One of the interesting things about the advent of high definition, slow motion replay in sports is that, far from removing the subjective human element from the game, it has actually highlighted it all the more. With some plays you can slow it down, blow it up, and zoom in and there is still going to be different ways of seeing it.
Maybe this is why God didn’t bother with giving us the One-Timeless-Creed-of-Everything-to-Believe-and-Do-Forever-in-All-Times-and-in-All-Places, and instead gave us a diverse collection of histories, poems, prophecies, biographies, parables, letters, and prayers we call the Bible. We would never agree on what the former means anyways, and the latter is much more interesting and energizing to discuss and live with.

Monday, October 6, 2014

Wesley and Slavery: A Model for Methodists and Same-Sex Marriage?

The slavery analogy is the most prevalent argument in the current debate on same-sex marriage in the church. While the analogy can be illuminating in some ways, those on the liberal and conservative sides of this debate often mishandle this analogy in some very unhelpful ways. 

Liberals sometimes think they can just utter the word "slavery" and they assume that is a trump card in this debate. Conservatives, on the other hand, often go to great lengths to try to show (unsuccessfully) that the analogy doesn't work because he Bible really never "endorsed" slavery after all, it merely "tolerated" or "regulated" it.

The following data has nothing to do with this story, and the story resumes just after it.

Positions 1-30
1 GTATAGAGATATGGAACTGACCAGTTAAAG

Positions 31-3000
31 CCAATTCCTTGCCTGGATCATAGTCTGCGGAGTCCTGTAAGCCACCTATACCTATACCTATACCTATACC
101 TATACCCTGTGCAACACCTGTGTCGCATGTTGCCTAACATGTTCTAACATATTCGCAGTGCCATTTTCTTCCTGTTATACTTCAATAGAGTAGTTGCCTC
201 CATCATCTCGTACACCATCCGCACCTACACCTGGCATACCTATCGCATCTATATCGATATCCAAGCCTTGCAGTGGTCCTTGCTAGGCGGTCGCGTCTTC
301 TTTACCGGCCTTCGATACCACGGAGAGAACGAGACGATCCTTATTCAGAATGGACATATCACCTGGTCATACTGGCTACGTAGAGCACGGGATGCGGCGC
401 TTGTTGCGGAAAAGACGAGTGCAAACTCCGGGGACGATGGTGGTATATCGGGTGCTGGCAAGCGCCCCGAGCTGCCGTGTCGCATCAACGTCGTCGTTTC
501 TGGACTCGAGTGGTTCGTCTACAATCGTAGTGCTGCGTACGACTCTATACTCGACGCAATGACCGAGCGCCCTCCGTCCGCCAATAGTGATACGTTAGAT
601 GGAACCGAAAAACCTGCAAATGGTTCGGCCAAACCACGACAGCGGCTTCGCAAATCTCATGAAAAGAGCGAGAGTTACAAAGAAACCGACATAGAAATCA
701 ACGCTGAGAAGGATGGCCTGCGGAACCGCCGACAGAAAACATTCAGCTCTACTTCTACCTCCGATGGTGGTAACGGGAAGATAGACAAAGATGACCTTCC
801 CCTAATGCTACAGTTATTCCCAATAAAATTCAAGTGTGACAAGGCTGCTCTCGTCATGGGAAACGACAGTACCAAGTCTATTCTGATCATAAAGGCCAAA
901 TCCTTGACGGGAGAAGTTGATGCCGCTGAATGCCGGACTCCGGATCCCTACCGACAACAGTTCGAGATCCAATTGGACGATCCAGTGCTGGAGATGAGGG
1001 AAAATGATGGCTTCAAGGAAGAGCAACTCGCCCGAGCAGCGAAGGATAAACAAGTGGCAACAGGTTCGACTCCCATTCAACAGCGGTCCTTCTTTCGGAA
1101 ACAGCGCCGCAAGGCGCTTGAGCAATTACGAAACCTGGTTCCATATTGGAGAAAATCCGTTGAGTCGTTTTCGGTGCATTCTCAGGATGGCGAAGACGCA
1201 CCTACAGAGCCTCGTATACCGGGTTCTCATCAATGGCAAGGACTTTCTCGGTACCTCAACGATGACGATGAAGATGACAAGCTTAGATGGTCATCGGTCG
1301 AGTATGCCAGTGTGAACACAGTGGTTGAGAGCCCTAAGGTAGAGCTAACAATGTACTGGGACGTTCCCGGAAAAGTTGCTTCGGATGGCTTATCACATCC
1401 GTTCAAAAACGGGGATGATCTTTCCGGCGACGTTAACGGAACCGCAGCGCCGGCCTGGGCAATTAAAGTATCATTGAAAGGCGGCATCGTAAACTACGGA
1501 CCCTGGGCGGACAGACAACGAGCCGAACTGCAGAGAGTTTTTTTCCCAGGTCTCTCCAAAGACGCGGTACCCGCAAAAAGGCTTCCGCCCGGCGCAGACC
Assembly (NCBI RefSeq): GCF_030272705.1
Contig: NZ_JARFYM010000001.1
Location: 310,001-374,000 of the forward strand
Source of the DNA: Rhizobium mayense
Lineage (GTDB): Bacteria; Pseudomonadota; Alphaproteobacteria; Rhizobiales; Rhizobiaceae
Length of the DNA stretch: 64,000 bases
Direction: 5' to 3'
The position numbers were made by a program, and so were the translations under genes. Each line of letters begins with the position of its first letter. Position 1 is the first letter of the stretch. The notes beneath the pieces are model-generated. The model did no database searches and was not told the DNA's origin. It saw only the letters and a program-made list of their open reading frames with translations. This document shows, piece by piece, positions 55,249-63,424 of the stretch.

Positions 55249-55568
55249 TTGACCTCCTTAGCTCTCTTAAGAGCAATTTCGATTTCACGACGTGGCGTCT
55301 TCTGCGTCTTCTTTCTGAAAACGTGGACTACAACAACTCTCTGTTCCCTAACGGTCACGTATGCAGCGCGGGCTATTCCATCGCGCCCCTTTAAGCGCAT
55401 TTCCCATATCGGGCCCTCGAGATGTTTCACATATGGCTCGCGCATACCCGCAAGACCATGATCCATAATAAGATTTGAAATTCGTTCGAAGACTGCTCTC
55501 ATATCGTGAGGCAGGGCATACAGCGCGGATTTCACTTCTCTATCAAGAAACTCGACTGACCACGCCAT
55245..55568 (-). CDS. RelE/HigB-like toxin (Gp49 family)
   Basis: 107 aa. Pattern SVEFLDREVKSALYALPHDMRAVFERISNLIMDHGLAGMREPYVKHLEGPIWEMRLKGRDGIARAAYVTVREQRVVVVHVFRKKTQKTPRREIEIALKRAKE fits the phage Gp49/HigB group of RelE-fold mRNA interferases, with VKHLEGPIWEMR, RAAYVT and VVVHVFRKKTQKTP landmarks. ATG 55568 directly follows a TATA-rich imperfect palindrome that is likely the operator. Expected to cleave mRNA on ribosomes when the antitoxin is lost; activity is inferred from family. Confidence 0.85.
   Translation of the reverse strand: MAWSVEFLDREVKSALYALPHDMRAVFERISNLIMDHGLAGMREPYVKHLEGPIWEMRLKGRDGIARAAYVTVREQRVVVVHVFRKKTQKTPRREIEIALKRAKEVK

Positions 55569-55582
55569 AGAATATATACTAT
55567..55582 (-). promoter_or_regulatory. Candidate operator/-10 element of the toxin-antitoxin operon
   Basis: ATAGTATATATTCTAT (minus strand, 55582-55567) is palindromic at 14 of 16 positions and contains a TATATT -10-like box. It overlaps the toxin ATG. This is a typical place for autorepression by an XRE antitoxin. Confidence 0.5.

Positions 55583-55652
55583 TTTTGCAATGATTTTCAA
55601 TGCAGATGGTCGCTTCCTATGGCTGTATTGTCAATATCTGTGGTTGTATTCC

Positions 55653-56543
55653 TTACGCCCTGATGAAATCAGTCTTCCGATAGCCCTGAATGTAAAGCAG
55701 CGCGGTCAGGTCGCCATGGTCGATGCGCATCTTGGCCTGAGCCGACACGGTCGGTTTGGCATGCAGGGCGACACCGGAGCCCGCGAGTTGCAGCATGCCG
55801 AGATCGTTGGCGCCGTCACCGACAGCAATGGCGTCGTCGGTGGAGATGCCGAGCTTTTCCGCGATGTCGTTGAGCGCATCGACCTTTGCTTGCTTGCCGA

Dr. Bill Bouknight, an Associate Director with the Confessing Movement, makes this argument in a very surprising way, arguing that "the Year of Jubilee in the Old Testament was the most radical slave-freeing piece of legislation ever devised." Which is a pretty odd claim to make, considering that the most often cited pro-slavery passage in the Bible is to be found in the Jubilee passage in Leviticus 25:

44 As for the male and female slaves whom you may have, it is from the nations around you that you may acquire male and female slaves. 45 You may also acquire them from among the aliens residing with you, and from their families that are with you, who have been born in your land; and they may be your property. 46 You may keep them as a possession for your children after you, for them to inherit as property. These you may treat as slaves, but as for your fellow Israelites, no one shall rule over the other with harshness.